@INCOLLECTION { steels:11f, address = {Berlin},author = {Steels, Luc},booktitle = {KI 2011: ADVANCES IN ARTIFICIAL INTELLIGENCE},note = {Language},pages = {14--25},publisher = {Springer},series = {LNAI},title = {Why We Need Evolutionary Semantics},type = {INCOLLECTION},volume = {7006},year = {2011},url = {https://link.springer.com/chapter/10.1007/978-3-642-24455-1_2},abstract = {

One of the key components for achieving flexible, robust, adaptive and open-ended language-based communication between humans and robots – or between robots and robots – is rich deep semantics. AI has a long tradition of work in the representation of knowledge, most of it within the logical tradition. This tradition assumes that an autonomous agent is able to derive formal descriptions of the world which can then be the basis of logical inference and natural language understanding or production. This paper outlines some difficulties with this logical stance and reports alternative research on the development of an ?embodied cognitive semantics? that is grounded in the world through a robot?s sensori-motor system and is evolutionary in the sense that the conceptual frameworks underlying language are assumed to be adapted by agents in the course of dialogs and thus undergo constant change.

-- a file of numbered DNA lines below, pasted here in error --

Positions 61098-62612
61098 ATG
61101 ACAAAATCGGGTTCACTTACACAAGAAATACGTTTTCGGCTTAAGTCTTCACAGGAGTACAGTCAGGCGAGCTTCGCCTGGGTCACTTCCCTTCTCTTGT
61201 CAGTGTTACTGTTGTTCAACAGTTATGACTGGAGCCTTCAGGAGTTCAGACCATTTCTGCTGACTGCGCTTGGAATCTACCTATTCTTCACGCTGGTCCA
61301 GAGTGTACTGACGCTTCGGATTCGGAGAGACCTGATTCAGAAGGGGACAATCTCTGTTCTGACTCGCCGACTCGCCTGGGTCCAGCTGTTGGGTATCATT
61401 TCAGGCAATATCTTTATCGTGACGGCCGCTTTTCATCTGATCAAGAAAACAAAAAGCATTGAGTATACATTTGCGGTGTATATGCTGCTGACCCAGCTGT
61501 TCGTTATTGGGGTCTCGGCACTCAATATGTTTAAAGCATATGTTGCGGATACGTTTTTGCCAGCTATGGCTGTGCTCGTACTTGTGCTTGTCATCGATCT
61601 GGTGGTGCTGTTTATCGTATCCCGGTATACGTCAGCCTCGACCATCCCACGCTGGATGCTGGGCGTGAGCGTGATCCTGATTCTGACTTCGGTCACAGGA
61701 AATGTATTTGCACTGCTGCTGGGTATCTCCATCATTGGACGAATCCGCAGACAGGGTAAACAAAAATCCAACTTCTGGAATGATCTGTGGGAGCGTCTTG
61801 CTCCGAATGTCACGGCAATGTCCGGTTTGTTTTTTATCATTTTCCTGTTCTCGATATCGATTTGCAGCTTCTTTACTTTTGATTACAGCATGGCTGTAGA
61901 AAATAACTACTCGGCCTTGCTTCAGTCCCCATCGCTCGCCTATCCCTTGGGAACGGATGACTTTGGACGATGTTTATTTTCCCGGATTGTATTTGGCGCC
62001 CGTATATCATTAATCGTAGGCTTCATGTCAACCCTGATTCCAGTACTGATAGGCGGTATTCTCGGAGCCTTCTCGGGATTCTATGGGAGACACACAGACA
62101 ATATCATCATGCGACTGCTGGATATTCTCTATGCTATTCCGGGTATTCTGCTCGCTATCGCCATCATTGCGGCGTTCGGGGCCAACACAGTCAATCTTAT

}}